"You see — at the beginning we do things only as we have seen them done," said Vasiliev at the end of Katia et Volodia, the 1988 film exploring Vasiliev's artistry and that of his wife and fellow Bolshoi luminary, Ekaterina Maximova. "Afterwards, we do them with what we find inside ourselves."[12]

Honours and awards[edit]

Vasiliev is the first dancer to be given the award "La médaille d'or du meilleur danseur du monde" ("The Gold Medal of the World's Best Dancer") and also the only Grand Prix award winner at the Varna International Ballet Competition since winning the first competition in 1964.[16]

Over the years, Vasiliev has received many of the most prestigious Soviet, Russian and foreign prizes, orders and highest awards including the USSR State Prize, Russian State Prize, Order "For Merit to the Fatherland"[17][18] and State Order “For Merits” of France, Lithuanian State Order, Order of Rio Branco (Brazil), UNESCO Pablo Picasso Medal and others.



  • Katia et Volodia: : A Portrait in Dance with Ekaterina Maximova and Vladimir Vasiliev, film by Dominique Delouche, 58 min, 1988[12][22]

See also[edit]


  1. ^ a b c Васильев Владимир Викторович. Great Soviet Encyclopedia
  2. ^ a b c d Владимир Васильев. bolshoi.ru
  3. ^ Cameron, Judy; Terry, Walter (1975). The Bolshoi Ballet. Harper & Row. p. 178. ISBN 978-0-06-430600-3. Retrieved 28 March 2011.
  4. ^ The Bolshoi Ballet's Spartacus at Covent Garden, review by Mark Monahan, 20 July 2010: "Forty-two years ago, Vladimir Vasiliev, the original Spartacus, threw down what by all accounts was a fearsome gauntlet. But now, it is another, entirely unrelated Vasiliev - 21-year old Ivan, returning to London with the Bolshoi after a three-year absence - who is setting the standard."
  5. ^ Vladimir Vasiliev is extraordinary in a 1960’s video of Goleizovsky’s ballet Leili & Madjnun, on Gramilano - Ballet, Opera, Photography.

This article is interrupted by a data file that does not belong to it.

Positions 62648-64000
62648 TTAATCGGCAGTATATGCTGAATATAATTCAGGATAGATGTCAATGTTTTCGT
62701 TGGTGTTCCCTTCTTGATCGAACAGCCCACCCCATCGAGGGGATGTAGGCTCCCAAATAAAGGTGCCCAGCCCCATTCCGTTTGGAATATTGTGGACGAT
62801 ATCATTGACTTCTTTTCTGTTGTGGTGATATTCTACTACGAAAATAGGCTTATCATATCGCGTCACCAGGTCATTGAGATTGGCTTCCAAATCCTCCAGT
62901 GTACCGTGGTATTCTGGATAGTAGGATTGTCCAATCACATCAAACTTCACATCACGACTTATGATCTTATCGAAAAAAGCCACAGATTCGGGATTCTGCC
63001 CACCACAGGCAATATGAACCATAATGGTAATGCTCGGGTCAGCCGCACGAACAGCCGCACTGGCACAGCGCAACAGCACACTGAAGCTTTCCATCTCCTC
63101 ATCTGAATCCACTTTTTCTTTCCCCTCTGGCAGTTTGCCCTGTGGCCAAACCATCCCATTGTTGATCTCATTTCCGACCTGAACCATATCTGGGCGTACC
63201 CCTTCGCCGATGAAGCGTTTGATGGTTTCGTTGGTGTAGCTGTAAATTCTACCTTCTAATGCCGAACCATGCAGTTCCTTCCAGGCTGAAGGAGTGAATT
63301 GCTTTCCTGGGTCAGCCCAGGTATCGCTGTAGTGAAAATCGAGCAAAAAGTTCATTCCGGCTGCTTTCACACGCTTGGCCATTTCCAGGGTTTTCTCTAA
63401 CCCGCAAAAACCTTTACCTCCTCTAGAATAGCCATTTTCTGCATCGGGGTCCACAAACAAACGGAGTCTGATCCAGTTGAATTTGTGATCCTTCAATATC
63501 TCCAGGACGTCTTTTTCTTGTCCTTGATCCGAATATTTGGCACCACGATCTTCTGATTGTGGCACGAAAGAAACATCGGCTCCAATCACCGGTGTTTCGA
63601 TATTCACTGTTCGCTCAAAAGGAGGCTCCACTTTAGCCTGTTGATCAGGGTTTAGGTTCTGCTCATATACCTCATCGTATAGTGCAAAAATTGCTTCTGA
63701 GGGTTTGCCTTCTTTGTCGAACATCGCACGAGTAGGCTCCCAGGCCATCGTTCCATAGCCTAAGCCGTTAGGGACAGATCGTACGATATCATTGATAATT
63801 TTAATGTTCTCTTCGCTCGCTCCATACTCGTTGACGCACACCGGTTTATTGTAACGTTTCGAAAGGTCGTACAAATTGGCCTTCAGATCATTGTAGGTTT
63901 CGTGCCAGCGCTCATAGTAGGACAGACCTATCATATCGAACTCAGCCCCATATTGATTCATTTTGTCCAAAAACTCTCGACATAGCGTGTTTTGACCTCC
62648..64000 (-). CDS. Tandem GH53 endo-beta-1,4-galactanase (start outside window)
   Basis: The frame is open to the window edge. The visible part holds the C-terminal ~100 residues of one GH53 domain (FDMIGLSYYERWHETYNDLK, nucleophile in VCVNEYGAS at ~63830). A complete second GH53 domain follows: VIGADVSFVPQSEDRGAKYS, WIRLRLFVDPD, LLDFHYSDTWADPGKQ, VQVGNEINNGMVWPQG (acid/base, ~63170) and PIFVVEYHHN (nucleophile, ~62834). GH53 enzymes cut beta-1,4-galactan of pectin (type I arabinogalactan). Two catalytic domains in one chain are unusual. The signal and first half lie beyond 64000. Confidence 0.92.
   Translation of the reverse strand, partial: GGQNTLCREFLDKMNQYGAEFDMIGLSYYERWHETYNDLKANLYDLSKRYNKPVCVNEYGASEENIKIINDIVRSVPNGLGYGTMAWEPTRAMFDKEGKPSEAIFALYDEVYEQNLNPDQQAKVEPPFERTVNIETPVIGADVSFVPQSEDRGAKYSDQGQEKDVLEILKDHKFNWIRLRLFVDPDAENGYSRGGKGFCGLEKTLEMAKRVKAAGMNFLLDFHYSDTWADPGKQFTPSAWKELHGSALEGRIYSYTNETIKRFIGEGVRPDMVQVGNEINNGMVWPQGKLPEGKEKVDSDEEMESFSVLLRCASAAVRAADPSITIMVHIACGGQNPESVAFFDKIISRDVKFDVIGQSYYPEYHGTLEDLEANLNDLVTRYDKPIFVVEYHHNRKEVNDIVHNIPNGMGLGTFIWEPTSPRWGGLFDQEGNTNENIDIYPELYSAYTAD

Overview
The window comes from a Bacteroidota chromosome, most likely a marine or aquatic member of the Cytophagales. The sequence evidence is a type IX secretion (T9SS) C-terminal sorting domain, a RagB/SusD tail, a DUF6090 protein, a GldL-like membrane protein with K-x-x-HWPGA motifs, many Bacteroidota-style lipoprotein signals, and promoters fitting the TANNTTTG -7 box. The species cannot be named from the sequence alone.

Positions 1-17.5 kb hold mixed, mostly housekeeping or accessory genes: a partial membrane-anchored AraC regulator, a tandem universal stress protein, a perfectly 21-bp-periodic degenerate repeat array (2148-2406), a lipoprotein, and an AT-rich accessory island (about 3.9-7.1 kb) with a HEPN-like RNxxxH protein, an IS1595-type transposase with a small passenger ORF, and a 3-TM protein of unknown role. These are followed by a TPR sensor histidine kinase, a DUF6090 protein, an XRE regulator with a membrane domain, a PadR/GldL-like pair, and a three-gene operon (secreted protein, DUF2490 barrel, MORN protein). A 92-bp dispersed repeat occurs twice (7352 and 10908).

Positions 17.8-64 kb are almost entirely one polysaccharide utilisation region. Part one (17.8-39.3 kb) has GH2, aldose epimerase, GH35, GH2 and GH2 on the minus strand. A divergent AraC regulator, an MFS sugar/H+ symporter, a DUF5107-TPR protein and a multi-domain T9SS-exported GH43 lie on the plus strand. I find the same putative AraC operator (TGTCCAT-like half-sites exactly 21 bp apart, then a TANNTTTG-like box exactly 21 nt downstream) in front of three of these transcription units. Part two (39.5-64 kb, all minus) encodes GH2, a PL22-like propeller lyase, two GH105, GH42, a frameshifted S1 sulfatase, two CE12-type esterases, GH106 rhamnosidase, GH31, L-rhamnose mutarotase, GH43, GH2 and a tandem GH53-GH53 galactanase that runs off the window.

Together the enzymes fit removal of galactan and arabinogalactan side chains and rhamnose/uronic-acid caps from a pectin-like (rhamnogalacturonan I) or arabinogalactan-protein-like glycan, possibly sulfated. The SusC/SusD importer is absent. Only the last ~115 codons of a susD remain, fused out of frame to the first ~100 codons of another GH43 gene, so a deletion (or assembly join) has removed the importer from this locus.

6. ^ Katia et Volodia Filmporträt über Jekaterina Maximowa und Wladimir Wassiljew, film by Dominique Delouche from 1988, medici.tv.
  7. ^ Vladimir Vasiliev - God of the dance, film, Vladimir Vasiliev's 12 best performances (42 min 12).
  8. ^ a b Interview: Mathias Heymann, principal dancer with the Paris Opera Ballet, by Patricia Boccadoro, 2 November 2009, culturekiosque.com.
  9. ^ Profile of Vladimir Vasiliev
  10. ^ Kisselgoff, Anna (16 May 1990) Review/Dance; Ballet Theater Welcomes Back A Pair of Longtime Bolshoi Stars. New York Times.
  11. ^ a b Ekaterina Maximova The Telegraph, 28 Apr 2009.
  12. ^ a b c Celebrations in Cinema by a Longtime Aficionado of Point and Pliés, By Claudia la Rocco, The New York Times, 23 July 2008.
  13. ^ General and Artistic Director, Bolshoi Theatre "God of the dance", profile of Vladimir Vasiliev.
  14. ^ The embodiment of joy and beauty, article by Elena Fyodorenko, Russia Now, 11 June 2009.
  15. ^ Monahan, Mark (15 July 2006). "The Jewel in the Bolshoi's Crown". The Telegraph. Retrieved 23 October 2015.
  17. ^ УКАЗ Президента РФ от 18.04.2000 N 691. document.kremlin.ru (2000)
  18. ^ УКАЗ Президента РФ от 01.12.2008 N 1692. document.kremlin.ru (2000)
  19. ^ Vladimir Vasiliev, profile
  20. ^ The World Famous Stars of IBC – Varna, official site of the IBC.
  21. ^ "The Crystal Turandot Prize winners E. Maximova, V. Vasiliev". 1turandot.ru.{{cite web}}: CS1 maint: url-status (link)
  22. ^ Katia & Volodia: A Portrait in Dance, the dvd was released in 2008, Daedalus DVDs.

External links[edit]